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Empowered Youth Inc. creates program to help young men

Vibe 305 a food truck delivers more than just snacks

Ashley Montgomery | 12/25/2013, 9 a.m.
Learning the business of serving up good food are Miami youth Frederick Wright, 18; Jose Isazi, 18; Alex Velasquez, 18; Rashad Perry, 19 and their instructor, Chef Emmanuel Richardson, 24. Photo by D. Kevin McNeir

Empowered Youth, Inc. is a non-profit organization, 501(c)3, that is devoted to transforming the lives of inner-city young men through unique opportunities. This community-based program has catered to young men, 15-18 years of age, since 2006 in South Florida and in Miami-Dade County since 2010.

Founder of the program and executive director, Colleen Adams, says that she is proud of this year's group of students and refers to them as “young businessmen.”

The project has two phases, the first geared towards transitioning at-risk youth towards a more productive life. Students participate in YES [Young Entrepreneur Series], a life-skills/character development curriculum that also provides mentors and tutors. The YES course is taught by University of Miami instructors and offers courses in graphic design, sales and marketing and culinary arts.

The second phase of the program seeks to create jobs and provide training and business opportunities to graduates. After graduation, students become eligible to become an independent partner where they create and expedite business models that they created themselves.

This year's class came up with idea of a food truck that they built from the ground-up — from the business plan to the cooking of the food.

“The goal is to create sustainable businesses that will change the dynamics of inner-city communities and families — an opportunity is the pathway out of the hood,” Adams said.

“Our food truck project is unique because we are a non-profit operating a training program to give inner-city boys a chance at a better life,” Adams said. “This project is a lifeline to our students and will keep many of these boys from continuing the cycle of poverty that hallmarks so many inner-city communities.”

The 12 young men have transformed themselves from troubled or simply uncertain teens to a group of businessmen with something to prove.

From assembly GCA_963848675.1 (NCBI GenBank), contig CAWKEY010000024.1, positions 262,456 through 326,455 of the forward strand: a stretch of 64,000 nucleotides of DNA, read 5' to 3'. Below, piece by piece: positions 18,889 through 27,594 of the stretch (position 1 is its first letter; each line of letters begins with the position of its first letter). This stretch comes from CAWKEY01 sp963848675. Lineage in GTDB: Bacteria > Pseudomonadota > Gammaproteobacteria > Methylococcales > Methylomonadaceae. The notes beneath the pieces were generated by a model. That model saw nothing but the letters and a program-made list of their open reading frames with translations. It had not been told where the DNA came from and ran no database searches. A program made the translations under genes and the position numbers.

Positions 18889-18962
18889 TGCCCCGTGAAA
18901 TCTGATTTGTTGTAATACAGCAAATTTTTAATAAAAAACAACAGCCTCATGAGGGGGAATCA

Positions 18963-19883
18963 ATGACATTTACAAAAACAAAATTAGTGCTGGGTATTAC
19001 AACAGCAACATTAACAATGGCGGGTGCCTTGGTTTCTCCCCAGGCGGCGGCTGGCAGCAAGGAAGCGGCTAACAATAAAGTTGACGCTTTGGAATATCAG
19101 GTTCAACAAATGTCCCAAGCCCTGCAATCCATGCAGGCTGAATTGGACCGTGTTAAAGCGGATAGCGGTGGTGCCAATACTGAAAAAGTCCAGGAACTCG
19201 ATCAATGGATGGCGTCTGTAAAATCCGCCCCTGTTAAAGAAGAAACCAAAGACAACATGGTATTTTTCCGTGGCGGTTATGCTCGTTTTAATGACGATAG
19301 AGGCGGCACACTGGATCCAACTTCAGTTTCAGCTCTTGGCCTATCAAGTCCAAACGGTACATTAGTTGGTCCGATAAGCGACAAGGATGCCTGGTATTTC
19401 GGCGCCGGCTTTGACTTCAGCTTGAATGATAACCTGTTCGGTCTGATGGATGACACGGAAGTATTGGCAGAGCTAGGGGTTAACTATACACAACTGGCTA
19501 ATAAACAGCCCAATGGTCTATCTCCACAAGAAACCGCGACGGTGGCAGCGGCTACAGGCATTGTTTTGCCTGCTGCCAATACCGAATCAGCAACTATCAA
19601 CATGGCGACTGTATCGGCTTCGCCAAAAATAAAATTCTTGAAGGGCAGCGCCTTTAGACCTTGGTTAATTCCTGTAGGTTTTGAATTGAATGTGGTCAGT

“The goal is to train, employ and provide entrepreneurial opportunities for every graduating student," said Emmanuel Richmond, 24, who is a certified chef and teaches the boys the skills they need to become culinary masters.

Richmond joins other chefs that are paired with young men, mentoring and training them so they can successfully run the Vibe 305 food truck.

According the Adams, the boys have dreams of expanding their truck into a franchised business. Vibe 305 is just one of many to come — Vibe 945, Vibe 407 and others are on the horizon.

Second chances

“There are all kinds of kids in the program — some court referred with a record, some have no resume or experience and need job/training,” Richmond said. “Some are just volunteers seeking exposure.”

The young men that are court ordered get a certificate of completion and their records are wiped clean according to Adams. According to their website, 87 percent of the graduates have remained out of the juvenile justice system.

“This helps put food on the table in a positive way," Adams added. "If we can get enough of these trucks on the road, we could really change the future."

The Vibe 305 truck is already on the road in downtown Miami. Six young men divide full-time hours so that they can offer breakfast, lunch and dinner at SE 1st Ave and Biscayne.

For more info go to www.empoweredyouthusa.com.

D. Kevin McNeir contributed to this report.